The best thing I’ve ever done was moving my business from the U.S. to Asia. It was a real eye-opener as to how much easier it is to work and prosper here than it is in the U.S. where everyone has their hands out for the fruits of your labor.
As an employer here, I also learned what a myth it is that labor costs in the U.S. are the key reason why the U.S. isn’t competitive. The real reason is the overhead added by out-of-control legal and political systems there.
The fact is that the average U.S. worker is more capable and productive than the average worker in the same occupation here in Asia but that advantage is more than offset by the thirty to forty percent of built-in costs in the U.S. system that don’t exist here.
Add to that the ridiculous tariffs that India and China impose on products coming into their economies that the U.S. doesn’t have and it’s hopeless for a U.S. worker to compete.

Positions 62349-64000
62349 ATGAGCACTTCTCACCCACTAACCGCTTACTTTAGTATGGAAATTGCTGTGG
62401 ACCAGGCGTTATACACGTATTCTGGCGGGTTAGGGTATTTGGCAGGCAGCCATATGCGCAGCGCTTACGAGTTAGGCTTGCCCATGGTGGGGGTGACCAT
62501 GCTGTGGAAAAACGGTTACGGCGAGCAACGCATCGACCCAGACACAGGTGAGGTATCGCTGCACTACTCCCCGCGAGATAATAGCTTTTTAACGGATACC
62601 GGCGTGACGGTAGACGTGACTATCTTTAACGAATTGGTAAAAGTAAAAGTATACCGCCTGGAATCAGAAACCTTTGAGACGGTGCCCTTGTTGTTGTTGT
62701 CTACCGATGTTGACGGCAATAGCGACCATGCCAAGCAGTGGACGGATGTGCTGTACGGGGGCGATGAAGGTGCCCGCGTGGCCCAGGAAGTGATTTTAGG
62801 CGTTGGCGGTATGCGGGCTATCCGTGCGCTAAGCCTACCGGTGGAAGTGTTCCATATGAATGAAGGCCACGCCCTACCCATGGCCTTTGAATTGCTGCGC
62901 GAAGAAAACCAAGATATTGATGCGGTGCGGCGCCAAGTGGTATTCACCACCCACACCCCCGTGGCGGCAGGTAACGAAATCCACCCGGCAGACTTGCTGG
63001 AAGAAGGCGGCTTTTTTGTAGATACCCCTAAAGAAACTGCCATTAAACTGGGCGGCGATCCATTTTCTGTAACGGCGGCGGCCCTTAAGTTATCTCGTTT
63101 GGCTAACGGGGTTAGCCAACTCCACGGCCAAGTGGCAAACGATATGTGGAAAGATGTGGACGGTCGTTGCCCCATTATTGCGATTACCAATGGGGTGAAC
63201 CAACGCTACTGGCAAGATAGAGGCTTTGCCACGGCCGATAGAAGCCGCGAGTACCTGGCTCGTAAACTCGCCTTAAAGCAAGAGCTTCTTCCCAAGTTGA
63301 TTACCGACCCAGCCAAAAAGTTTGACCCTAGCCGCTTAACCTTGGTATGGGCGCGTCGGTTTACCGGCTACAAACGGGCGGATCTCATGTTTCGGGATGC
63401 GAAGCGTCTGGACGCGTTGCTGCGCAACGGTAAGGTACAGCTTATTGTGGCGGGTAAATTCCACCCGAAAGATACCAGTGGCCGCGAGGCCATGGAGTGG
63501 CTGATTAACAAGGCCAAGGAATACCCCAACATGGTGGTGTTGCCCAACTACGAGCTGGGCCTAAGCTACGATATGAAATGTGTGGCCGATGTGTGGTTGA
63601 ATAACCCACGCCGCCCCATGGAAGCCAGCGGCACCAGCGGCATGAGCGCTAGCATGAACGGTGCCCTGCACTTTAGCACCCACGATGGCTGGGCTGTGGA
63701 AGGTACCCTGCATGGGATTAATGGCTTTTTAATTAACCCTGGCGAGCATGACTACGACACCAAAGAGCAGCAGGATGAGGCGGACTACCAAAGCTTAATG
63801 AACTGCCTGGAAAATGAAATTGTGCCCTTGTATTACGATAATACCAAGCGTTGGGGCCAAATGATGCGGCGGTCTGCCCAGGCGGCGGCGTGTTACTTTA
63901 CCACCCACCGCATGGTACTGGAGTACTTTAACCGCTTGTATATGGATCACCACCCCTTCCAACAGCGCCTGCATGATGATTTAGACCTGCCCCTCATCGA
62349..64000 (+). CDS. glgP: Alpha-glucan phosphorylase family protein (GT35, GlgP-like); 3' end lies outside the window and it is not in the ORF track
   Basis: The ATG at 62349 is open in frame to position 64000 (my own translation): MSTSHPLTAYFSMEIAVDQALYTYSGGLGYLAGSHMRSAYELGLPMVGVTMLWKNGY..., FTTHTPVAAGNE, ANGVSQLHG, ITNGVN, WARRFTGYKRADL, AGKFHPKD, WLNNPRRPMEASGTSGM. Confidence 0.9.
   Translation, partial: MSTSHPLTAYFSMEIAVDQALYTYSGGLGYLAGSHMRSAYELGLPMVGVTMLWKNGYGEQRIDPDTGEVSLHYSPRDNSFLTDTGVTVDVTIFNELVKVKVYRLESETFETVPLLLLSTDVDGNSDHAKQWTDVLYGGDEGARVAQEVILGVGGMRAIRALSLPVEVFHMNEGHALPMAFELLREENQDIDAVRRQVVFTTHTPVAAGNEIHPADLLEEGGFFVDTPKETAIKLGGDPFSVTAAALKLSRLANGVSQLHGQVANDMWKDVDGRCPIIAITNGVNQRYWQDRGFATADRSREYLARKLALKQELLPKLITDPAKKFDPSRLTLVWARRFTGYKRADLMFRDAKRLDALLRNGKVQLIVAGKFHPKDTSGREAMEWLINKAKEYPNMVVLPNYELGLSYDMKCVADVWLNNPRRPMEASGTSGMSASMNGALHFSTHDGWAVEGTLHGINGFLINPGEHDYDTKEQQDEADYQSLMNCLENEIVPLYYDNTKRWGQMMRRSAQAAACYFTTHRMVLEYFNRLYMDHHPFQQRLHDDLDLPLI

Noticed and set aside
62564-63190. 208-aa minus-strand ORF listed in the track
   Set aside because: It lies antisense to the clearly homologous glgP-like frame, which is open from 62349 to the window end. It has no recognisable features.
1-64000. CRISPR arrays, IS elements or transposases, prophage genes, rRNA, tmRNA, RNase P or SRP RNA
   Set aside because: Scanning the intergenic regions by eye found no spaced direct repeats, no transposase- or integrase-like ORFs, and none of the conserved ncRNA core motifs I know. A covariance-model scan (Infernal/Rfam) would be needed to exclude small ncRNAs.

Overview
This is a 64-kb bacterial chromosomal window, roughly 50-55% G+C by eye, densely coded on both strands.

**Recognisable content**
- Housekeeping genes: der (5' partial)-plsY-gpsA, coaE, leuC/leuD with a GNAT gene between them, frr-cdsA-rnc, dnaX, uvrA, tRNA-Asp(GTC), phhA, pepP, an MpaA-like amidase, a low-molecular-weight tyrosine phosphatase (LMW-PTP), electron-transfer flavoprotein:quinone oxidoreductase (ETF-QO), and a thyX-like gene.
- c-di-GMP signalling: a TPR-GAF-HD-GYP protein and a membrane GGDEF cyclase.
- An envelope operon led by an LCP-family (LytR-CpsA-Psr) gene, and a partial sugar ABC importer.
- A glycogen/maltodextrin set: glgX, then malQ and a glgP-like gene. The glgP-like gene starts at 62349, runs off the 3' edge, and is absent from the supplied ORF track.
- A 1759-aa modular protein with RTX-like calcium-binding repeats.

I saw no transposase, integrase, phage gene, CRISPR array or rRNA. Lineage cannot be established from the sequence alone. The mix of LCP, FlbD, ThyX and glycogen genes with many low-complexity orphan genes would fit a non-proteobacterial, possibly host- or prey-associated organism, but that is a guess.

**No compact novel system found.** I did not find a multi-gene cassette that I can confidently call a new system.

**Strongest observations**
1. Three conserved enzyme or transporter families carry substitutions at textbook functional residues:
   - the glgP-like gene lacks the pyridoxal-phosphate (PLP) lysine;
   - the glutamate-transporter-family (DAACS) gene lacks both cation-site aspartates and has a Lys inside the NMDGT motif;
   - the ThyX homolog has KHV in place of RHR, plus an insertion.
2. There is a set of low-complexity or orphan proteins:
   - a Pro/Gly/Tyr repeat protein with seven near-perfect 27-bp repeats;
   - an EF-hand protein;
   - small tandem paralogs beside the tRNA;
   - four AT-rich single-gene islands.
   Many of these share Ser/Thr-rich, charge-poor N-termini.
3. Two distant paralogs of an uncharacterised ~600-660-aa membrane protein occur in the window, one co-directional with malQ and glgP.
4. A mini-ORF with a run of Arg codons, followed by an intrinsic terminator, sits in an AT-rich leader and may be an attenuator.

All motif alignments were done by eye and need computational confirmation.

Many costs are actually lower in the U.S. on average than they are here, which could be a big advantage if all other things were equal. Metals, plastics – industrial land and utilities – are in general lower cost and more readily available there then in Asia.
Add to that the time and cost of shipping goods from Asia to the U.S. and you have real built-in advantages for manufacturing in the U.S.
Another inherent advantage (which is fast disappearing) is that the U.S. is still the center of gravity for many advanced technologies.
If the thirty/forty percent of dead weight in the U.S. economy were lifted off its back, the U.S. economy, with all its inherent advantages, would roar back to dominance.
There are too many special interests sapping the U.S. economy for their own advantage though while furiously denying that any real problems exist.
In a word, I’d say give up on trying to save the U.S. though because those special interests are just too powerful and deeply entrenched and the country doesn’t have the will or the wisdom to shake them off and save itself.